The latest in SASB and IRT
Sample questionnaires and answer sheets
Former links to Questionnaires have been removed because of misuse.
Samples are available to qualified professionals or to professionals in training under supervision of qualified professionals.
If you are a health care professional interested in using SASB, please contact
Dennis Laros at
and the dimensional ratings exercises used to validate the structure of their content
Note: I hope to find time soon to put the questions and answer forms in a shell and create a secure channel so that raters can take the questionnaires on line and providers no longer need to type the answers into the proper format for processing.
What does output from SASB Intrex questionnaires look like?
According to SASB and IRT personality must be contextualized. We are not the same in every relationship and should not be. Patients choose their significant others; rate step parents or other non traditional caregivers if appropriate to their history. Clinicians can review these results with patients and the copy processes are easy to see at the level of individuals as are the predictive principles.
There also are files that are formatted to make it easy to read this information into Excel or SPSS or BMDP for research analyses
What does copy process look like in SASB research studies?
Software also provides sequential analyses, using Markov chain analysis described by Isaacson. References for and illustrations of uses of this powerful method are in:
Benjamin, L.S. (1986). Operational definition and measurement of dynamics shown in the stream of free associations. Psychiatry, Journal for the Study of Biological and Social Processes, 49, 104-129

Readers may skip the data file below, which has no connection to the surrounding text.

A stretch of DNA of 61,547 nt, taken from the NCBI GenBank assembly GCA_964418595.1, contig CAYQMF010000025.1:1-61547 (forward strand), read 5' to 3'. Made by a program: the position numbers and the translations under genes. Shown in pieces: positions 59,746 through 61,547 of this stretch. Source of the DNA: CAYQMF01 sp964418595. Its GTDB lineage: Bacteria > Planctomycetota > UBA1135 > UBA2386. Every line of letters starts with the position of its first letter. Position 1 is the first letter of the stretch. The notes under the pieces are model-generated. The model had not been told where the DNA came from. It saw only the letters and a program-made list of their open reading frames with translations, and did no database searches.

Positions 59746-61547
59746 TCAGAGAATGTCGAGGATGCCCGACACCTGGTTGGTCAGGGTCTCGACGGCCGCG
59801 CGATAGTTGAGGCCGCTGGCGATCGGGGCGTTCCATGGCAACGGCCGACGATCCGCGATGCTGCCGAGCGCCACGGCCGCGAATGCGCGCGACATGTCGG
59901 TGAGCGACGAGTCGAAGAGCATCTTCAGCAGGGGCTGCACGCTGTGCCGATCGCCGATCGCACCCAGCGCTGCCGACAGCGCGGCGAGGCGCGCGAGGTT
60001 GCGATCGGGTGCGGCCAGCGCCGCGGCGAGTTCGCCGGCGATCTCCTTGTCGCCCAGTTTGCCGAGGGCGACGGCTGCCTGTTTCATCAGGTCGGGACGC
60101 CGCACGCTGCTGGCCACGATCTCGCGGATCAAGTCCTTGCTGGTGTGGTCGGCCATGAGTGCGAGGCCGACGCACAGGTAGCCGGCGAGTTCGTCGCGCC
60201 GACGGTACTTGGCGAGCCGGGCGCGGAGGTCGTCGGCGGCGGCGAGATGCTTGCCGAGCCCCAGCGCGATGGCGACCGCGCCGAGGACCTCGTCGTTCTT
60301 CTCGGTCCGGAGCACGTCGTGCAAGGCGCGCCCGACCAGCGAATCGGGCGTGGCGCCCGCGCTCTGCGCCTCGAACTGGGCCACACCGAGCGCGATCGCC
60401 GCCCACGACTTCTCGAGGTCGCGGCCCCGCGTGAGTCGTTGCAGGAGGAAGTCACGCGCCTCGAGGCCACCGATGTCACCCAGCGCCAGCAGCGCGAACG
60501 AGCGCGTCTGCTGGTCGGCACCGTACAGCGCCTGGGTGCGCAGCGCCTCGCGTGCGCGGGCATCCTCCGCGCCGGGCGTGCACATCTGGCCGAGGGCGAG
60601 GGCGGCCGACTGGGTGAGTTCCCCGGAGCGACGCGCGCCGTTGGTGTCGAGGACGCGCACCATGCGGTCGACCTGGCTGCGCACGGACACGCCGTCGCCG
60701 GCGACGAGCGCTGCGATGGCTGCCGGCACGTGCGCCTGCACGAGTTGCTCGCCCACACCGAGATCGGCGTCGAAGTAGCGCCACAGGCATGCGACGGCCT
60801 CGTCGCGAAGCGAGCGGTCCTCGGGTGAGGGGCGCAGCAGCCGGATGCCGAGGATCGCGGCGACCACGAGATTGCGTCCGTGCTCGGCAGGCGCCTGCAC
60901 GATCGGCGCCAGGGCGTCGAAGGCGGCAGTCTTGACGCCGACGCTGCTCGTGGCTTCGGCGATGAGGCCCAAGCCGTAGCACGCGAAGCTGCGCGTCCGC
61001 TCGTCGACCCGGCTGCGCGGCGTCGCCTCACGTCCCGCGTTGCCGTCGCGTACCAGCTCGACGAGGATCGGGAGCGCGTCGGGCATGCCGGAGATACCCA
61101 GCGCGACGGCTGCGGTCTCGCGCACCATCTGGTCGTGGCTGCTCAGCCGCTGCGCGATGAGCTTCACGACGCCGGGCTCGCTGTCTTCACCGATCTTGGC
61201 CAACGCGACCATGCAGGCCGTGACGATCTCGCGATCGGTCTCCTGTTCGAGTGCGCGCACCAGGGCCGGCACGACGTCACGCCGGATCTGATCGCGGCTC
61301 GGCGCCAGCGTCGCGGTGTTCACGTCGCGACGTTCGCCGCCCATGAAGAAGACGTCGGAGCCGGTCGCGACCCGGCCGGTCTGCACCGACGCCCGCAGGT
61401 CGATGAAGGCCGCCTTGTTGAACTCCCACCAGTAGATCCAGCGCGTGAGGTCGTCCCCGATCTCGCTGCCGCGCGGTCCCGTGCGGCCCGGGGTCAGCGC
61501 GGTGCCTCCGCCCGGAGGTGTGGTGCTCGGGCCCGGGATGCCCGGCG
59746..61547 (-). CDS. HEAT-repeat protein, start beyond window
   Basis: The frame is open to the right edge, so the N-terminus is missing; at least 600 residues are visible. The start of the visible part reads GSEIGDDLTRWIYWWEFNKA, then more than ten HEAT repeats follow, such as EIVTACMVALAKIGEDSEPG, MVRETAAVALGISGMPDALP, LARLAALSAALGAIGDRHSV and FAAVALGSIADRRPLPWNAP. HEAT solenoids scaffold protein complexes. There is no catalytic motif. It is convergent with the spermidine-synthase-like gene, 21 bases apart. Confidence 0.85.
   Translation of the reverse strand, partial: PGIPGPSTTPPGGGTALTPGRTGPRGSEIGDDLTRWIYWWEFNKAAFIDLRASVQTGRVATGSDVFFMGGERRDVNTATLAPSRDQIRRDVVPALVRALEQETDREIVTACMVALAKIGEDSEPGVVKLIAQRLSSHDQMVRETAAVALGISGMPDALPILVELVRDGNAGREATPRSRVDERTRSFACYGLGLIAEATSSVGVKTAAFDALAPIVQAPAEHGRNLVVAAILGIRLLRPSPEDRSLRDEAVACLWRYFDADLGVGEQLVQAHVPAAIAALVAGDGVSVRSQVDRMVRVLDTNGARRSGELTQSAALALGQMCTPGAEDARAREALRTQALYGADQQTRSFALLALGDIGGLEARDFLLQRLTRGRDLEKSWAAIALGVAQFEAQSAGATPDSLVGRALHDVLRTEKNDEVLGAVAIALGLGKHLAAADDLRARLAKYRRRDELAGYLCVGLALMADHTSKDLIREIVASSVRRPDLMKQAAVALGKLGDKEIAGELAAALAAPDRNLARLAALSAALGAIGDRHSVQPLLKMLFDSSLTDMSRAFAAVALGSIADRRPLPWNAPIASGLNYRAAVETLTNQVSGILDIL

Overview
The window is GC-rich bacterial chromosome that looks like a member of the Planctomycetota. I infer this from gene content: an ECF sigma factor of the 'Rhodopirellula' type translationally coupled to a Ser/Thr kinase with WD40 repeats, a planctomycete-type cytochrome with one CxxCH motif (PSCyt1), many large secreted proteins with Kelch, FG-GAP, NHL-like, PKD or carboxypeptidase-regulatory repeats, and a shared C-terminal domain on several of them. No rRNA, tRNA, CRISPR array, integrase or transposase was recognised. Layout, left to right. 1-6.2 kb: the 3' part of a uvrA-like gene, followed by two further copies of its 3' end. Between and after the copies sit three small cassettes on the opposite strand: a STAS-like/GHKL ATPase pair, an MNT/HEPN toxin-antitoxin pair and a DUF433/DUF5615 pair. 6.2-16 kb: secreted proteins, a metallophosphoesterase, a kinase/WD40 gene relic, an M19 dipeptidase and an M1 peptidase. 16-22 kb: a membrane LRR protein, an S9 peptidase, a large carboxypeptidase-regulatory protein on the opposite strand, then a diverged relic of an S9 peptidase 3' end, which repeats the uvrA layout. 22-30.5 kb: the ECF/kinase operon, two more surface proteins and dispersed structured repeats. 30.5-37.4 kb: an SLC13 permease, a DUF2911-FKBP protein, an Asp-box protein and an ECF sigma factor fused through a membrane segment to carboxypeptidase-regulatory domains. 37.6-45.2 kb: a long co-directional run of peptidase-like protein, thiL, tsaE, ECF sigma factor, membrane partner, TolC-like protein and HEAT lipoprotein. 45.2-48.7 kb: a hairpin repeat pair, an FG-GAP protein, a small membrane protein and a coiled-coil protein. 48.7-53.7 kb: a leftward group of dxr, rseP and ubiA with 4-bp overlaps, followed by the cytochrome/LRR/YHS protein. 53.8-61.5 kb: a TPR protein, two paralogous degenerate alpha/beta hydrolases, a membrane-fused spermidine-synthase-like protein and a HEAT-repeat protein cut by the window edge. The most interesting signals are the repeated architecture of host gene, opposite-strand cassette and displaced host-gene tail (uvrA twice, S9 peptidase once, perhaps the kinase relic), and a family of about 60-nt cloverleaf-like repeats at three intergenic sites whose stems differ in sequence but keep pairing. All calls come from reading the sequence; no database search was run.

Benjamin, L.S. (1977) Structural analysis of a family in therapy. Journal of Consulting and Clinical Psychology, 45,391-406.
One interesting variation on standard ways of looking at one step probabilities also is shown at the same link. One file includes figures comparing mother to child sequences for a depressed mother to a matched control pair. The data are from a data base collected by Donna Gelfand and Doug Teti, supported by NIMH.
Interactions between this depressed mother and her child centered on the vertical (interdependence) axis of the SASB model
Results show at an individual level what is seen at a group level. Exchanges for the depressed pair center on the vertical axis of the SASB model, whereas changes for the normal pair are in the normal region of friendly differentiation and friendly enmeshment. Such orderliness a the N = 1 level is typical of SASB and shows what can be seen in the clinic if you know what to look for (here: lots of concern about control/submit and separation for the depressed pair; more warm collaboration in problem solving for the normal pair.
I emphasize this here because few SASB users have taken advantage of the powerful sequential analyses provide by the SASB coding software. Elizabeth Skowron is an exception. Her studies of mother child interactions comparing mothers identified by the state as maltreaters to controls are monumental in importance to the study of the development of psychopathology as a result of child maltreatment. Skowron’s studies are cited in the IRT section of this web site because they are strongly supportive of the natural biological perspective on development of psychopathology (Benjamin, draft chapter 3).